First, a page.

Using the following query, you can visualize the trend for Compute Engine instance manager operations over time, broken down by day.

SELECT
  TIMESTAMP_TRUNC(timestamp, DAY) AS day,
  protopayload_auditlog.methodName AS methodName,
  COUNT(*) AS counter
FROM `gcp_logging_export.cloudaudit_googleapis_com_activity`
WHERE
  resource.type = "gce_instance_group_manager"
  AND timestamp >= TIMESTAMP_SUB(CURRENT_TIMESTAMP(), INTERVAL 30 DAY)
GROUP BY
  1, 2
ORDER BY
  1, 2

You can use the preceding query as a data source custom query in Google Data Studio to visualize the trend over time, as shown in the following graph.

Data Studio visualization.

See Data Studio custom queries for more information.

What tables are most frequently accessed and by whom?

The following query uses the Data Access audit logs to find the BigQuery tables with most frequently read and modified data over the past month. It displays the associated user identity along with breakdown of total number of times data was read versus modified.

SELECT
  protopayload_auditlog.resourceName,
  protopayload_auditlog.authenticationInfo.principalEmail,
  COUNTIF(JSON_EXTRACT(protopayload_auditlog.metadataJson, "$.tableDataRead") IS NOT NULL) AS dataReadEvents,
  COUNTIF(JSON_EXTRACT(protopayload_auditlog.metadataJson, "$.tableDataChange") IS NOT NULL) AS dataChangeEvents,
  COUNT(*) AS totalEvents
FROM `gcp_logging_export.cloudaudit_googleapis_com_data_access`
WHERE
  STARTS_WITH(resource.type, 'bigquery') IS TRUE
  AND (JSON_EXTRACT(protopayload_auditlog.metadataJson, "$.tableDataRead") IS NOT NULL
    OR JSON_EXTRACT(protopayload_auditlog.metadataJson, "$.tableDataChange") IS NOT NULL)
  AND timestamp >= TIMESTAMP_SUB(CURRENT_TIMESTAMP(), INTERVAL 30 DAY)
GROUP BY
  1, 2
ORDER BY
  5 DESC, 1, 2
LIMIT 1000

What are the top 10 queries against BigQuery in the past week?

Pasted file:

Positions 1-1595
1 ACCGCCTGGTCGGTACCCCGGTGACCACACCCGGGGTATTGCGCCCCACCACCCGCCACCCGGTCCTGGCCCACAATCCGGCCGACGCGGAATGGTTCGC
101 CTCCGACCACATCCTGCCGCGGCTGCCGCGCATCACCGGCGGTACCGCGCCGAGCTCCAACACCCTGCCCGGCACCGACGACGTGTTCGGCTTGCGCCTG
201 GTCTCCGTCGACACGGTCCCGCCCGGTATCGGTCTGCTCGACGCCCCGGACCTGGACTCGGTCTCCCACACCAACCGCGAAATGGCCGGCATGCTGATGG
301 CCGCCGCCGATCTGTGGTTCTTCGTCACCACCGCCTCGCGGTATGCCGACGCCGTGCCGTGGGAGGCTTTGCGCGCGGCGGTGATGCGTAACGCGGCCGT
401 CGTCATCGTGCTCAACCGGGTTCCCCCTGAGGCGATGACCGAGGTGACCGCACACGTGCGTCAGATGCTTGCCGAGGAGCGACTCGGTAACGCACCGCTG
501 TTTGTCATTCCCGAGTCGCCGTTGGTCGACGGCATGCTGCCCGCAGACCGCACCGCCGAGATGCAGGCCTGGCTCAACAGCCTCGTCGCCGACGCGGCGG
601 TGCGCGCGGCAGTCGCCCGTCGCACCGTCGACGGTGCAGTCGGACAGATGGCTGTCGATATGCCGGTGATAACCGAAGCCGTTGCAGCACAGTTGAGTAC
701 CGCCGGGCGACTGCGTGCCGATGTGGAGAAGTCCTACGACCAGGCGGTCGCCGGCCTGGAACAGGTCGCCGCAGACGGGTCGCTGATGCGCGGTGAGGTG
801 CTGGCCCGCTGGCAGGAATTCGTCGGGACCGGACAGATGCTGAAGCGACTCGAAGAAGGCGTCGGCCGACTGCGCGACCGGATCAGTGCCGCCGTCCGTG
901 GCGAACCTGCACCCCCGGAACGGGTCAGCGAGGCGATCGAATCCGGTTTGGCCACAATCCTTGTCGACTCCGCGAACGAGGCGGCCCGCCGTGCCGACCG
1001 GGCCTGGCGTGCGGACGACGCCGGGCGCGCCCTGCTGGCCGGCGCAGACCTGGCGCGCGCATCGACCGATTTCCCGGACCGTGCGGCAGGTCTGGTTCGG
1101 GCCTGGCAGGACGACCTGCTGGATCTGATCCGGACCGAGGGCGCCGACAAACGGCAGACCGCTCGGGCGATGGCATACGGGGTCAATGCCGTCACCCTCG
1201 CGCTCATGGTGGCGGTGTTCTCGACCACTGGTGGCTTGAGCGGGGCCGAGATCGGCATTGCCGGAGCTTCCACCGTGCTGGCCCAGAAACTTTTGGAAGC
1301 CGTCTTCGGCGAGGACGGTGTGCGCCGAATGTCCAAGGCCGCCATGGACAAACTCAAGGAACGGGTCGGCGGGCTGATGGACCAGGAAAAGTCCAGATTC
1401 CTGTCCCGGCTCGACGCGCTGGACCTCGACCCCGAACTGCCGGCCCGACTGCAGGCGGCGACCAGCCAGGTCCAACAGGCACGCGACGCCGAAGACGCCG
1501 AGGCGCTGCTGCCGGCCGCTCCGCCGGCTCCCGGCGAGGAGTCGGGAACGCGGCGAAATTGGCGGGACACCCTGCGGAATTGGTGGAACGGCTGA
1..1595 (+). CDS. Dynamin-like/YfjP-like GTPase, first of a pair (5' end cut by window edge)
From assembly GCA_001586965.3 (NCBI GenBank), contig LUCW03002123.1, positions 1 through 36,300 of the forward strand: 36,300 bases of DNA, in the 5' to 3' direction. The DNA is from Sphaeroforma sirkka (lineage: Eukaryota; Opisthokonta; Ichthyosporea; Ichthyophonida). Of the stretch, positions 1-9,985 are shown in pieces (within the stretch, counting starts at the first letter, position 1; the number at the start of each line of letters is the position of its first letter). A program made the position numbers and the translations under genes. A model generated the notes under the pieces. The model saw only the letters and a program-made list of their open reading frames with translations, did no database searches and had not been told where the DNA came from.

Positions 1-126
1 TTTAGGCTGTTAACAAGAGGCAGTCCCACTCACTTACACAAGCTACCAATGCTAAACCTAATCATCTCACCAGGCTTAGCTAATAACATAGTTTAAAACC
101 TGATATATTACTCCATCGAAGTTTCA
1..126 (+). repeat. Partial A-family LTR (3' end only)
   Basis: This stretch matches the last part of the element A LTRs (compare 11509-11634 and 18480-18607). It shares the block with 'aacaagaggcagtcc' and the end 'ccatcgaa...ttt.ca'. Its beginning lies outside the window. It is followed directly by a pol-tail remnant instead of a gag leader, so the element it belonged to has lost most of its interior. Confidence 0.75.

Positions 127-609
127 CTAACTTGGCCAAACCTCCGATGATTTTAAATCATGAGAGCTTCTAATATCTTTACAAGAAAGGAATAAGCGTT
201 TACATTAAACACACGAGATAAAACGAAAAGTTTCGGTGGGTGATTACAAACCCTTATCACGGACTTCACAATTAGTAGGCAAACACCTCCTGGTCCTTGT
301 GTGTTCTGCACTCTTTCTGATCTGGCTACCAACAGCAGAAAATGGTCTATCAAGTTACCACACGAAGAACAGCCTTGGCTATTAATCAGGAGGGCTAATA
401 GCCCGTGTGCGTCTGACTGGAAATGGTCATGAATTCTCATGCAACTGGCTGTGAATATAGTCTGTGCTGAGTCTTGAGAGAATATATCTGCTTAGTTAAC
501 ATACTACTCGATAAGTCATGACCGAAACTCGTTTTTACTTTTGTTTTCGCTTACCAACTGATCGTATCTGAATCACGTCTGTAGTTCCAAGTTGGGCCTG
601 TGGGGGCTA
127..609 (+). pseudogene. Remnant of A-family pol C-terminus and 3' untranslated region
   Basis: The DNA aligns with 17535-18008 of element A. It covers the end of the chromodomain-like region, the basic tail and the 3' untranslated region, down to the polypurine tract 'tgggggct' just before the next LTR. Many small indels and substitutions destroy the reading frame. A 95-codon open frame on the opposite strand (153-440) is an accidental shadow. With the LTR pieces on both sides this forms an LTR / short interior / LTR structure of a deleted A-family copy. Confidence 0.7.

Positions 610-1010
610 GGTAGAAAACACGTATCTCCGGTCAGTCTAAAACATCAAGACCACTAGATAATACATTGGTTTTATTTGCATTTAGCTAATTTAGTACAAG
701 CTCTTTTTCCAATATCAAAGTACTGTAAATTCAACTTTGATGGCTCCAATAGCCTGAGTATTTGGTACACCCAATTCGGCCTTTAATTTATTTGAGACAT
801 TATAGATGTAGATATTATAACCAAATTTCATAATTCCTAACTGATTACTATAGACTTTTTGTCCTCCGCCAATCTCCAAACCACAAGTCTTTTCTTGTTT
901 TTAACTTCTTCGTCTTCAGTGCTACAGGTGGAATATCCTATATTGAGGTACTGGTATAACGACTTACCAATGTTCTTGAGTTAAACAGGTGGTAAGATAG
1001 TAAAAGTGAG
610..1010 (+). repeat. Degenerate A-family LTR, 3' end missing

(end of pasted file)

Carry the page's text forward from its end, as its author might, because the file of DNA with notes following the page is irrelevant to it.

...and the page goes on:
The following query uses the Data Access audit logs to find the most common queries over the past week. It also lists the corresponding users and the referenced tables.

SELECT
  COALESCE(
   JSON_EXTRACT_SCALAR(protopayload_auditlog.metadataJson, "$.jobChange.job.jobConfig.queryConfig.query"),
   JSON_EXTRACT_SCALAR(protopayload_auditlog.metadataJson, "$.jobInsertion.job.jobConfig.queryConfig.query")) as query,
  STRING_AGG(DISTINCT protopayload_auditlog.authenticationInfo.principalEmail, ',') as users,
  ANY_VALUE(COALESCE(
   JSON_EXTRACT_ARRAY(protopayload_auditlog.metadataJson, "$.jobChange.job.jobStats.queryStats.referencedTables"),
   JSON_EXTRACT_ARRAY(protopayload_auditlog.metadataJson, "$.jobInsertion.job.jobStats.queryStats.referencedTables"))) as tables,
  COUNT(*) AS counter
FROM `gcp_logging_export.cloudaudit_googleapis_com_data_access`
WHERE
  (resource.type = 'bigquery_project' OR resource.type = 'bigquery_dataset')
  AND operation.last IS TRUE
  AND (JSON_EXTRACT(protopayload_auditlog.metadataJson, "$.jobChange") IS NOT NULL
    OR JSON_EXTRACT(protopayload_auditlog.metadataJson, "$.jobInsertion") IS NOT NULL)
  AND timestamp >= TIMESTAMP_SUB(CURRENT_TIMESTAMP(), INTERVAL 7 DAY)
GROUP BY
  query
ORDER BY
  counter DESC
LIMIT 10

What are the most common actions recorded in the data access log over the past month?

The following query uses all Cloud Audit Logs to find the 100 most frequent actions recorded over the past month.

SELECT
  ANY_VALUE(_TABLE_SUFFIX),
  protopayload_auditlog.methodName,
  protopayload_auditlog.serviceName,
  resource.type,
  COUNT(*) AS counter
FROM `gcp_logging_export.cloudaudit_googleapis_com_*`
WHERE
  timestamp >= TIMESTAMP_SUB(CURRENT_TIMESTAMP(), INTERVAL 30 DAY)
GROUP BY
  protopayload_auditlog.methodName,
  protopayload_auditlog.serviceName,
  resource.type
ORDER BY
  counter DESC
LIMIT 100

What's next